Deities and disabilities collide on stage as Ganesh reclaims the swastika in the Sydney premier of Back to Back Theatre’s play
Back to Back Theatre’s award-winning Sydney premier of Ganesh Versus The Third Reich (12-15 March) is a powerful play that confronts its audience with challenging material. Showing at Carriageworks, this play is devised and performed by actors that nominate themselves as having intellectual disabilities. It not only explores the concept of who has the right to tell a story, as well as have their story told, it also looks at what would happen were Ganesh to go back in time to reclaim the swastika symbol from Hitler?
Winner of the 2012 Helpman Award for Best Play, the Age Critics’ Award 2011 for best new work at the Melbourne Festival, as well as three 2011 Australian Green Room Awards for Best Director, Best Production and Best Ensemble, Ganesh Versus The Third Reich premiered in 2011 in Melbourne and has since toured 18 cities worldwide.
“We knew our narrative was morally fraught”, says Bruce Gladwin, artistic director of Back to Back Theatre, as well as director, devisor and designer of the show. “It was too dangerous for a little theatre company from Geelong to appropriate Hindu Gods and create a fairy-tale within the Holocaust”, he states. And for this reason, the play stayed in the devising stages for a few years. “Over time our thinking shifted”, notes Gladwin, “and our self-imposed censorship, our reasoning that we could not create the work, became our rationale for bringing it to life”. The fact that they thought they shouldn’t do the piece ended up being the reason for taking it off the shelf and onto the stage.
Indian Link spoke to Alice Nash, Back to Back Theatre’s Executive Producer, to find out how the performance came about.
“This visually dynamic piece of art took about three years from start through to finish, including workshopping it, allowing the ideas to settle, as well as working on other projects at the same time” explains Nash.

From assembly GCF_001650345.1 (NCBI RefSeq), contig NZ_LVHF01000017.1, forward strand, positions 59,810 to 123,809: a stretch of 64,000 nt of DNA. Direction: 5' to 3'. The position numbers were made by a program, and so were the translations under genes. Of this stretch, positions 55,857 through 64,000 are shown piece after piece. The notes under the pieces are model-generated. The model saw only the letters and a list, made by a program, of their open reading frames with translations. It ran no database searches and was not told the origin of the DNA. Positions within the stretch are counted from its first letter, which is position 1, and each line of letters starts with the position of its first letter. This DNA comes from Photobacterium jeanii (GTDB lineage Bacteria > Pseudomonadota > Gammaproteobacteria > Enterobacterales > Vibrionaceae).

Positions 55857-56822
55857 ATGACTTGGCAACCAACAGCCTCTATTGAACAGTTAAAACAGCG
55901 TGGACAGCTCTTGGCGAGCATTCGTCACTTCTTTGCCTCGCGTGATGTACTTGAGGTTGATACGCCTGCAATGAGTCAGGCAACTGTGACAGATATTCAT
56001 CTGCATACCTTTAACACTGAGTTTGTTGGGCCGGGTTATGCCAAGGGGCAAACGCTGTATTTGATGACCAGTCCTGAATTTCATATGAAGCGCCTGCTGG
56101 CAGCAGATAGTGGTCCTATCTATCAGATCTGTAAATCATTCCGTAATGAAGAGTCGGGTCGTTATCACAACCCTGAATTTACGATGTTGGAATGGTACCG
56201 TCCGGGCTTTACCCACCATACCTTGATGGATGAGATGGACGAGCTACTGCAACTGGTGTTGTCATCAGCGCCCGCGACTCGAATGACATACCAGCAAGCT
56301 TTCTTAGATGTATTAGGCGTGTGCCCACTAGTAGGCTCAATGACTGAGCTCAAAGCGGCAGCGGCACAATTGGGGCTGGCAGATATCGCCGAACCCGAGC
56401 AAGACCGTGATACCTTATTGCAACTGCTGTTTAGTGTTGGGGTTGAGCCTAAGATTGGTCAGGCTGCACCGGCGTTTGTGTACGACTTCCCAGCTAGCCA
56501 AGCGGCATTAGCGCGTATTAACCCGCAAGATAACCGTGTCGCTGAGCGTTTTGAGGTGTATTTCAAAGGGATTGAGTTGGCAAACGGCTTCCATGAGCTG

“Rita Halabarec and Sonia Teuben, two actors who have now left our ensemble, set us off on the narrative journey,” says Gladwin. “Rita spent nine months drawing Ganesh in blue biro on reams of white paper, while Sonia birthed a terrifying Neo Nazi skinhead”.
“Allowing marginalised voices to be heard”, is how Nash describes the aims of the show, which also raises ethical and moral dilemmas. The actors voice their concerns of whether or not they should be allowed to cover roles such as Ganesh in the performance. “He doesn’t understand what is fiction and what is not”, says one actor about another actor. This heated meta-theatrical debate also extends to the audience.
“While the identity of the company is grounded in disability, our interest is in art that touches on issues that matter and speak to all”, states Nash.
“Moved, surprised, terrified”, is Nash’s description of the audience’s reactions so far to Ganesh Versus The Third Reich (prior to the show opening in Sydney). “The audience is (after all) 50% of the show”. She also explains that their reactions vary depending on their backgrounds and religious beliefs.
“If you are Jewish, the show might be about the Holocaust to you”, says Nash. “Or the show might be about disabilities if you have one, or if you’re a theatre maker it might be a meditation on theatre. Or if you are Hindu, the play will be about Ganesh for you”.